The United Nations has probably missed targets it set for curbing West Africa’s Ebola epidemic, as new infections surge in Sierra Leone.
Only 23 percent of cases are being isolated in Liberia, and 40 percent in Sierra Leone, short of a goal set in October to isolate seven-in-ten cases by tomorrow. Neither country has enough burial teams to achieve a target of safely burying 70 percent of Ebola-related deaths, according to the World Health Organization. Still, unreliable data make it difficult to know conclusively whether the goals have been met, the Geneva-based WHO said.
While new infections are declining in Liberia and stable in Guinea, they’re rising in Sierra Leone, particularly in the country’s north and west, including the capital Freetown, according to the WHO. Burial rites in which mourners touch the corpse of a dead person are continuing to contribute to the spread of Ebola in Sierra Leone, Alpha Kanu, the nation’s information minister, said in a Nov. 27 briefing.
“Getting your people who for centuries have been steeped in those cultural practices to abandon those practices overnight is one of the challenges we have been facing,” Kanu said. “The culture of continuing with traditional practices is still very much a challenge. It’s a very touchy-feely African culture.”
The outbreak began on Dec. 6 last year in the remote Guinean village of Meliandou, where a two-year-old boy, Emile Ouamouno died. It’s since raced through Guinea, Sierra Leone and Liberia, infecting 16,000 people and killing 5,689, making it the worst Ebola outbreak on record. Cases have also been reported in Mali, Nigeria, Senegal, the U.S. and Spain.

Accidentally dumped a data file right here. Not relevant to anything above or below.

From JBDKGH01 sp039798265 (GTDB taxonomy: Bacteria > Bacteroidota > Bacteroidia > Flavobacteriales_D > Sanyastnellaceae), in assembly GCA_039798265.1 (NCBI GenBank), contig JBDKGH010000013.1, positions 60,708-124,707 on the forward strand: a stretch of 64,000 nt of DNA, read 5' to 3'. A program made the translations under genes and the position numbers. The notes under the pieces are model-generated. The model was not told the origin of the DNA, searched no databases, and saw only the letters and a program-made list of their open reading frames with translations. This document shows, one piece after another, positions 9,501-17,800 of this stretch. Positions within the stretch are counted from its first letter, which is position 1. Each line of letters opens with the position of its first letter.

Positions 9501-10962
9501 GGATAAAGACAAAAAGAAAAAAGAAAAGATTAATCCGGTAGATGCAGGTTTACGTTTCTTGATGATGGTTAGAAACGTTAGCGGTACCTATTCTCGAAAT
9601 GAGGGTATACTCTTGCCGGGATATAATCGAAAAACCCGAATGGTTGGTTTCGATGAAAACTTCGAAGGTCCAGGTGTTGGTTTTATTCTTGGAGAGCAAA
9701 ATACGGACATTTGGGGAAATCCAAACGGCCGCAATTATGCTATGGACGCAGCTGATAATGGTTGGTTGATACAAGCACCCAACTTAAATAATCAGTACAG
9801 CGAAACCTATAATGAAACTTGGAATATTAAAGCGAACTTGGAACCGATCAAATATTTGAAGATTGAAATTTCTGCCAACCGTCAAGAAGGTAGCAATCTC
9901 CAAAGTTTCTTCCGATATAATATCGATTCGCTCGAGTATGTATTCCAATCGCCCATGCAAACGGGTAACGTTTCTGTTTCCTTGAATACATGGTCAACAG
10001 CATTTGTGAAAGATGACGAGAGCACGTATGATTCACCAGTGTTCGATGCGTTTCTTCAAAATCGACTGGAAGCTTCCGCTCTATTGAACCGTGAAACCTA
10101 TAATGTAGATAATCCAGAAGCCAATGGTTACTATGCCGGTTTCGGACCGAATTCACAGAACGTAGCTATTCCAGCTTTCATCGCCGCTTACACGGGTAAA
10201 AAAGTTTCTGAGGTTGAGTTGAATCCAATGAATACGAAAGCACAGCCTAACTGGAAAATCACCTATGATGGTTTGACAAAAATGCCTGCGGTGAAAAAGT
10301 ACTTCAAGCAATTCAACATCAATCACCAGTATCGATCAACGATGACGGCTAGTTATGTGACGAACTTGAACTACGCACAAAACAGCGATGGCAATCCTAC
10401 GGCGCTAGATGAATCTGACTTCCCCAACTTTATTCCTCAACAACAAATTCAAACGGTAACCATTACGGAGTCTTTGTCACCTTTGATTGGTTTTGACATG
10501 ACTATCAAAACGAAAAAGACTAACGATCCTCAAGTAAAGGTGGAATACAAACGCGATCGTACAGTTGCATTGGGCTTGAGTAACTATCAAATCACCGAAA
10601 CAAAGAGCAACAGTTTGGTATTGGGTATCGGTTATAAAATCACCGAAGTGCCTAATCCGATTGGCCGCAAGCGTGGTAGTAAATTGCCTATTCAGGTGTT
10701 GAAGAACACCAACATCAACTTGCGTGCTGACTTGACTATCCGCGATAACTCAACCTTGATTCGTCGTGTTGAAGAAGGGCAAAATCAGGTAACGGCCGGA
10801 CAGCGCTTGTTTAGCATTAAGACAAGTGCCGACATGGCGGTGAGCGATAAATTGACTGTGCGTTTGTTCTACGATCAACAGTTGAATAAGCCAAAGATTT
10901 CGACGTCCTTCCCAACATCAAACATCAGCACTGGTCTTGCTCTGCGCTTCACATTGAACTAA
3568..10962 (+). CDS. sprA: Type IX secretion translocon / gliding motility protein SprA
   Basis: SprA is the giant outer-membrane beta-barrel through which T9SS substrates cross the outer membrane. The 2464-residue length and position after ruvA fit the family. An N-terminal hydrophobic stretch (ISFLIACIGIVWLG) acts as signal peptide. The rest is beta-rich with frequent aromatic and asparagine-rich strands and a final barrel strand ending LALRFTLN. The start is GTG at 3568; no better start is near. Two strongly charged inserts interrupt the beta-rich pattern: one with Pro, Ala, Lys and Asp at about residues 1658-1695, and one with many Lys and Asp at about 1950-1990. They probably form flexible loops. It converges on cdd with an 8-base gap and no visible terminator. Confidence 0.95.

The epidemic may wipe as much as $33 billion from the region’s economy in a worst-case scenario, according to the World Bank, which is mobilizing $1 billion for the response.
More than 1,300 people have been infected in Sierra Leone in the past three weeks, and the country’s total number of infections will soon eclipse those in Liberia, the worst-affected country, according to the WHO.
The rise in cases is still linked to denial, people refusing to take sick people to hospitals or treatment centers and unsafe burial, according to Santigie Sesay, head of the Hastings 1 Ebola Treatment Center on the outskirts of Freetown.
“We can only see a drop in cases with a change in attitude and acceptance of the health messages,” he said in an interview on Nov. 29.
Doctors Without Borders is building a new treatment center in Freetown that will open within the next 2 weeks, according to Francien Huizing, a spokeswoman for the medical charity in the Sierra Leonean capital.
In Liberia, only 67 cases were reported in the week to Nov. 23, and the northern district of Lofa has reported no cases for four weeks, the WHO said. Successful community outreach programs to educate people at risk and get them to adopt new burial practices have helped to curb infections in Liberia, said Dorian Job, deputy emergency program manager for Doctors Without Borders in Geneva.
The charity’s 240-bed ELWA3 treatment center in Monrovia only had 23 patients as of Nov. 17. Still, in some areas community outreach teams still lack fuel for their cars, preventing them from getting to remote communities, Job said.
“In general, Liberia is better supplied and has more resources than other countries,” he said. “What is important is that we don’t relax the effort. It’s not over.”